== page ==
Dermot Healy (18 July 1947 - 29 June 2014) was an Irish novelist, playwright, poet and short story writer. A member of Aosdána, Healy was also part of its governing body, the Toscaireacht. Born in Finnea, County Westmeath, he lived in County Sligo, and was described variously as a "master", a "Celtic Hemingway" and as "Ireland's finest living novelist".
Often overlooked outside of Ireland due to his relatively low public profile, Healy's work is admired by his Irish literary predecessors, peers and successors alike, many of whom idolise him—among the writers to have spoken highly of him are Seamus Heaney, Eugene McCabe, Roddy Doyle, Patrick McCabe and... more »
Click here to add this poet to your My Favorite Poets.
Dermot Healy Poems
Sometimes the moon gets caught in the high branches
When Peggy was dying Her son leaned over to whisper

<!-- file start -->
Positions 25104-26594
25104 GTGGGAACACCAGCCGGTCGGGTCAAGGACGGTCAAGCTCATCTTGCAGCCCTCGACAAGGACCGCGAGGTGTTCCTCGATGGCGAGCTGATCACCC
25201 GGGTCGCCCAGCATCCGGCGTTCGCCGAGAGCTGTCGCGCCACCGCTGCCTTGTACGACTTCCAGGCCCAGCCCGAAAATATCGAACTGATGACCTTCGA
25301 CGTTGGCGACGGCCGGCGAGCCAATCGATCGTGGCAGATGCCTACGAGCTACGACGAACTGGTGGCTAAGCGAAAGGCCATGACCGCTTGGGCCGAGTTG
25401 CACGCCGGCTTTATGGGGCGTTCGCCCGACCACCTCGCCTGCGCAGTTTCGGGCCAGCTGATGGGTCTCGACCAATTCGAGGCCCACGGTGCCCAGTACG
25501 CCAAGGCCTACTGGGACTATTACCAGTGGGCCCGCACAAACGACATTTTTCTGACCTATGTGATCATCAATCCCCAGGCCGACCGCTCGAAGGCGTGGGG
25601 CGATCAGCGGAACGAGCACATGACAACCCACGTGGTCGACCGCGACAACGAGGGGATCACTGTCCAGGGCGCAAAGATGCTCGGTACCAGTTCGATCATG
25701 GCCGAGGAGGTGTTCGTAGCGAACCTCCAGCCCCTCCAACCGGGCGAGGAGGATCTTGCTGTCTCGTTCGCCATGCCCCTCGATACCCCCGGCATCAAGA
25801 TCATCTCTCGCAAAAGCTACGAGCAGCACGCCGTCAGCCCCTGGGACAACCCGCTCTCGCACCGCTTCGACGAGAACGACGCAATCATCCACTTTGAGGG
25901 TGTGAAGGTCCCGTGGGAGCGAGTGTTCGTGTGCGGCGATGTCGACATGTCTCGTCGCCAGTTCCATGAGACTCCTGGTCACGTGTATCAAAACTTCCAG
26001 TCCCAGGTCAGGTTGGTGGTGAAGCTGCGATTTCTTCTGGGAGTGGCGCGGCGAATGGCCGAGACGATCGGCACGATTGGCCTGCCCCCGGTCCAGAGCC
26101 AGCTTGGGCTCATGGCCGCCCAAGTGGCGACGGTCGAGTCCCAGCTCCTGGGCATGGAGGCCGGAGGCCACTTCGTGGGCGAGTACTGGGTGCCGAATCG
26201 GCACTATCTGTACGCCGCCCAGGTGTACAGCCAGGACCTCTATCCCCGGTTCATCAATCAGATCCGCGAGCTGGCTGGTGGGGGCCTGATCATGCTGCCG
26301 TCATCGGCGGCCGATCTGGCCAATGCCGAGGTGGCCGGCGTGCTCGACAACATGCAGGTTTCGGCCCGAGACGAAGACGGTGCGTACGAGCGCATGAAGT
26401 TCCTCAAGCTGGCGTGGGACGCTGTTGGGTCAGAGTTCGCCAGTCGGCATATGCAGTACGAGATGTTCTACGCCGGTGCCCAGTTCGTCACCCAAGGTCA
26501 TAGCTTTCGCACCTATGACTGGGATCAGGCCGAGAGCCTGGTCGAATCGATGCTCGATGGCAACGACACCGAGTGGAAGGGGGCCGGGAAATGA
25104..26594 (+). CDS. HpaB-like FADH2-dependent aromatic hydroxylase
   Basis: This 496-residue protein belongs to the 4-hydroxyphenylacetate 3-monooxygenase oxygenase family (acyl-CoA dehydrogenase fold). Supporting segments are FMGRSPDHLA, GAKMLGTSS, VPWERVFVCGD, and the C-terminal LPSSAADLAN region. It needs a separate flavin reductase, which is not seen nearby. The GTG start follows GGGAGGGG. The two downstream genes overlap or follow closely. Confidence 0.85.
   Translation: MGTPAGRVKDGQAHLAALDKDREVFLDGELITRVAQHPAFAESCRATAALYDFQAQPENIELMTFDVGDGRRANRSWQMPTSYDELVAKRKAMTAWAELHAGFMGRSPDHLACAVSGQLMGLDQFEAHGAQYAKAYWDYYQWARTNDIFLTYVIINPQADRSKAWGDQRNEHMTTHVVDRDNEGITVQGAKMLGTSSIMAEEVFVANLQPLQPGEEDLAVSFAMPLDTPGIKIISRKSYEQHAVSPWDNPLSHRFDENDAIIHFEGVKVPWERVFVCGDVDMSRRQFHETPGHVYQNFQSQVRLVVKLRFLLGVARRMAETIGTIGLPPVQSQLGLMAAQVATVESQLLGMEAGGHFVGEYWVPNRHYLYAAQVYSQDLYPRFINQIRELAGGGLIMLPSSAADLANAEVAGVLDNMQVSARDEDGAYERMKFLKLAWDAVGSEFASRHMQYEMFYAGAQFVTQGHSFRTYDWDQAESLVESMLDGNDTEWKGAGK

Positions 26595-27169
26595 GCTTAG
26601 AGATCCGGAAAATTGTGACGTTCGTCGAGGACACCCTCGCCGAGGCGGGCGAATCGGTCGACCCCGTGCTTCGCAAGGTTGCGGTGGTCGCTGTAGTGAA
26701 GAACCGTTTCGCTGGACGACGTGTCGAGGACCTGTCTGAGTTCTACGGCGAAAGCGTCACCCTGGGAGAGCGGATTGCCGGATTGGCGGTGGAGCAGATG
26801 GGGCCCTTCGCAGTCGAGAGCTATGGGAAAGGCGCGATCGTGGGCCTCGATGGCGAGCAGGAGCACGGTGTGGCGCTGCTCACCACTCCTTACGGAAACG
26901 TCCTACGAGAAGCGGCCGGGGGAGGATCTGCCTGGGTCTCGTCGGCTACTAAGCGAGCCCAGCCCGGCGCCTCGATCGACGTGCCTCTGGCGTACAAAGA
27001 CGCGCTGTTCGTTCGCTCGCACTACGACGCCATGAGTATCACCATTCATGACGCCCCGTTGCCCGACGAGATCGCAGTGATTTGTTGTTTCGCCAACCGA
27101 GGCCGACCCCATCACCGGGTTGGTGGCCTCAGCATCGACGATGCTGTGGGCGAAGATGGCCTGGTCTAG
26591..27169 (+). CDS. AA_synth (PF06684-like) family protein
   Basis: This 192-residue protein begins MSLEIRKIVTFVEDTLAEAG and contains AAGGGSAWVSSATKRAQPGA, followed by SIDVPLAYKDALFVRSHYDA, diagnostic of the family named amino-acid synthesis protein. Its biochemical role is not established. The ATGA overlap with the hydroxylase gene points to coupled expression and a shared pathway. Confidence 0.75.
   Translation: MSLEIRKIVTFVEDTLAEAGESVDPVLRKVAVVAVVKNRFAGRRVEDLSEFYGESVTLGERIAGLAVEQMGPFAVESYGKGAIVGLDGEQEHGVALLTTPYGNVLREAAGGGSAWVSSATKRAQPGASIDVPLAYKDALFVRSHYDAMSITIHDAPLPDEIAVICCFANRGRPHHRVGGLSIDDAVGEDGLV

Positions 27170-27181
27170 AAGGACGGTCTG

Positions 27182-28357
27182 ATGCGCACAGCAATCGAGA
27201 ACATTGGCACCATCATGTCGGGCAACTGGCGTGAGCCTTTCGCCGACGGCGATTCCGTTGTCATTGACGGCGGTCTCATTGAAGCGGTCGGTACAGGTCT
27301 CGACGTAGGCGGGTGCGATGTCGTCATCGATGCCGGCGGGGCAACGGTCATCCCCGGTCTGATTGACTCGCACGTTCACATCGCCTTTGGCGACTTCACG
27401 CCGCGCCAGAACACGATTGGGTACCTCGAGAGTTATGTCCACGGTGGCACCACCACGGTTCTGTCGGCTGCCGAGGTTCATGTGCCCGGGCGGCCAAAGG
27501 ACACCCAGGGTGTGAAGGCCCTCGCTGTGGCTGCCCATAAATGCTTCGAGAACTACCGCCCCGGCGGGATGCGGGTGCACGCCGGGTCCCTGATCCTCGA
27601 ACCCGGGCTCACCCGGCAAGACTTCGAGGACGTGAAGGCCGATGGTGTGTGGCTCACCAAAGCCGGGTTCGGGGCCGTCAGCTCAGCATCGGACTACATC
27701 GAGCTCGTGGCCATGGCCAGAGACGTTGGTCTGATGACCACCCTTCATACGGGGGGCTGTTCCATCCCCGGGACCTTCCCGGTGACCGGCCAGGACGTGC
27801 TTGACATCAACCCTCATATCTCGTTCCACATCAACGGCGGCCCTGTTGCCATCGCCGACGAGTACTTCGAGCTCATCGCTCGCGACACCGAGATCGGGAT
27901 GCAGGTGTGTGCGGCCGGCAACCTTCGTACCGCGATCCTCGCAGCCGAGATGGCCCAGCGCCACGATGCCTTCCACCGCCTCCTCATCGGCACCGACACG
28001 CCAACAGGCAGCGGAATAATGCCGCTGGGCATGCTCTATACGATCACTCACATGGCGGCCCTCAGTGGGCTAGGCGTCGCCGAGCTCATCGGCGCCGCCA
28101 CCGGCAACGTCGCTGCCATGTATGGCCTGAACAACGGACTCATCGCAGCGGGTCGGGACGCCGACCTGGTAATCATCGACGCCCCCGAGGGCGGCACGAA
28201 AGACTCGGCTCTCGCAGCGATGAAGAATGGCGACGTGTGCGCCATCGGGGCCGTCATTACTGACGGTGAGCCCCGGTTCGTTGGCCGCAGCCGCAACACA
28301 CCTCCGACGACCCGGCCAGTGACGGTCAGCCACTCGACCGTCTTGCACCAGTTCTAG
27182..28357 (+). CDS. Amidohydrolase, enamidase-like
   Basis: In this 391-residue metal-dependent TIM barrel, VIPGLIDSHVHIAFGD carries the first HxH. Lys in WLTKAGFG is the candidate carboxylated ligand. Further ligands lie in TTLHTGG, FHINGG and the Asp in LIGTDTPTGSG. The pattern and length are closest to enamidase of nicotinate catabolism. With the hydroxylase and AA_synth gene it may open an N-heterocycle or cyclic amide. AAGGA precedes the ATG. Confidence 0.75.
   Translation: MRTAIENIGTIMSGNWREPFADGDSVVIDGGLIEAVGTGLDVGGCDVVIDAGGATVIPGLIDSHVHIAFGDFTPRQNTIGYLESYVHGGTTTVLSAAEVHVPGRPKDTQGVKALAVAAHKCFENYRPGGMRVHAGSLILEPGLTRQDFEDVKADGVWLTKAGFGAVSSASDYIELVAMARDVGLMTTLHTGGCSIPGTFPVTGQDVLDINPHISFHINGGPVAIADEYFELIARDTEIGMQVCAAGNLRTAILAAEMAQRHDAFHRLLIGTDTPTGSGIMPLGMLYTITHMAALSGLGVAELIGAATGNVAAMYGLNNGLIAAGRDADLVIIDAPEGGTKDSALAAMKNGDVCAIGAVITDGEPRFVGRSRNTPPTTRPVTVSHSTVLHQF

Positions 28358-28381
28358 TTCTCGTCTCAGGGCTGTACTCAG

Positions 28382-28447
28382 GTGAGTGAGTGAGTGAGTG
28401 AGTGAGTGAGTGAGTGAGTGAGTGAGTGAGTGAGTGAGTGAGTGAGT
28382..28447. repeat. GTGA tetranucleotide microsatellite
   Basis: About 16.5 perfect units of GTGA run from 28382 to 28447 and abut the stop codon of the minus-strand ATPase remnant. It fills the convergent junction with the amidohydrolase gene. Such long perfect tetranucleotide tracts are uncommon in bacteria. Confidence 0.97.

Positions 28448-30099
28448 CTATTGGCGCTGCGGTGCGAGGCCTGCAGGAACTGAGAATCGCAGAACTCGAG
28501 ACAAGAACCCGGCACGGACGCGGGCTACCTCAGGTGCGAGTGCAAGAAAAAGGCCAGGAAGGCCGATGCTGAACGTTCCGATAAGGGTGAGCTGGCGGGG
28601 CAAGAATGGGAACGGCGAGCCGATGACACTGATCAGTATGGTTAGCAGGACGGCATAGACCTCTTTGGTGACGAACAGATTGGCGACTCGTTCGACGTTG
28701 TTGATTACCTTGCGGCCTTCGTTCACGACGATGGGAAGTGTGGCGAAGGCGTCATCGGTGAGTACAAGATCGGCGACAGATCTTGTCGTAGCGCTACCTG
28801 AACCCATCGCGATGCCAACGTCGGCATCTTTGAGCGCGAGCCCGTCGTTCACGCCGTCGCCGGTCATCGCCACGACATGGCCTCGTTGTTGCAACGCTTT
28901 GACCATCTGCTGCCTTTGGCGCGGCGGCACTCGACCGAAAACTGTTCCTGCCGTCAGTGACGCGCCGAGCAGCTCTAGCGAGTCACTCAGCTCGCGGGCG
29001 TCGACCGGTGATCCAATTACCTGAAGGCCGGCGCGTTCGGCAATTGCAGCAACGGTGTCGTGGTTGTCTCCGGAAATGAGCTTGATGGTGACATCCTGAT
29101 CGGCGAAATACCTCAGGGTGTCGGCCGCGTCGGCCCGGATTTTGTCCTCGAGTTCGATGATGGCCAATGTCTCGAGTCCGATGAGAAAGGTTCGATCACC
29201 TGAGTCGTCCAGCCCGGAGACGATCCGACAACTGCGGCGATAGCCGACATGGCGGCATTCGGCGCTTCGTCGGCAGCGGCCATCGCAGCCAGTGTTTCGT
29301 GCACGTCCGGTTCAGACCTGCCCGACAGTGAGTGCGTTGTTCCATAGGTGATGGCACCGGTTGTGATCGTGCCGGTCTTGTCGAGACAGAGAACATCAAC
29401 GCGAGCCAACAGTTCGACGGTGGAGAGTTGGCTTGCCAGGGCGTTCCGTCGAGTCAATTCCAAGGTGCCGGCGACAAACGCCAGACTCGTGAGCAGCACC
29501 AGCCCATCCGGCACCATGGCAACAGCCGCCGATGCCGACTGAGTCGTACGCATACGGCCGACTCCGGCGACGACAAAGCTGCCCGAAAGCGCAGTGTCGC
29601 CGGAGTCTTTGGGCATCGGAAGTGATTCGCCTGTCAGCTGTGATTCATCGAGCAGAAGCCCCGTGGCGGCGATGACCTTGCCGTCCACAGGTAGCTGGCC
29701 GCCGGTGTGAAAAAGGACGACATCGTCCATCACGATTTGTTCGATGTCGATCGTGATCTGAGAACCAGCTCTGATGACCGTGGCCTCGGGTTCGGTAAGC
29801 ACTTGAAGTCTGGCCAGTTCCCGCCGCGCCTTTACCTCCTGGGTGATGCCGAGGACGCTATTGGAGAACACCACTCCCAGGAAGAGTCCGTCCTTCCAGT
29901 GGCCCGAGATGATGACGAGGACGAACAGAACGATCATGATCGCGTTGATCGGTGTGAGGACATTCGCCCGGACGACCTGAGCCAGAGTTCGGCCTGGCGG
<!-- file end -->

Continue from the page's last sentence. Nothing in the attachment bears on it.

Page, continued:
The Old Chiefs
Not till I'd seen the old chiefs
The moon above Sligo Is not The moon above Mayo.
They fly over like flagships of the devil with messages between the dead.
The Hares On Oyster Island
Praise be the hares on Oyster As they curl on the stone beach And look across at Rosses!
As many have walked this beach As sat on Thomas Hardy's seat, And if they were counted maybe more,
The Armada At Streedagh
Out to sea there is the snap of a castanet,
The sea is on nights. The horizon is an empty factory floor, If you step outside You'll see the day shift.
Comments about Dermot Healy
(4 April 1928 - 28 May 2014)
(March 26, 1874 – January 29, 1963)
(10 December 1830 – 15 May 1886)
(26 April 1564 - 23 April 1616)
(12 July 1904 – 23 September 1973)
Edgar Allan Poe
(19 January 1809 - 7 October 1849)
(1 February 1902 – 22 May 1967)
(31 May 1819 - 26 March 1892)
(31 October 1795 – 23 February 1821)
Sometimes the moon
gets caught in the high branches
of the No-tree,
and you have to shake
and shake the No-tree
to set it free.
Even this may never be enough.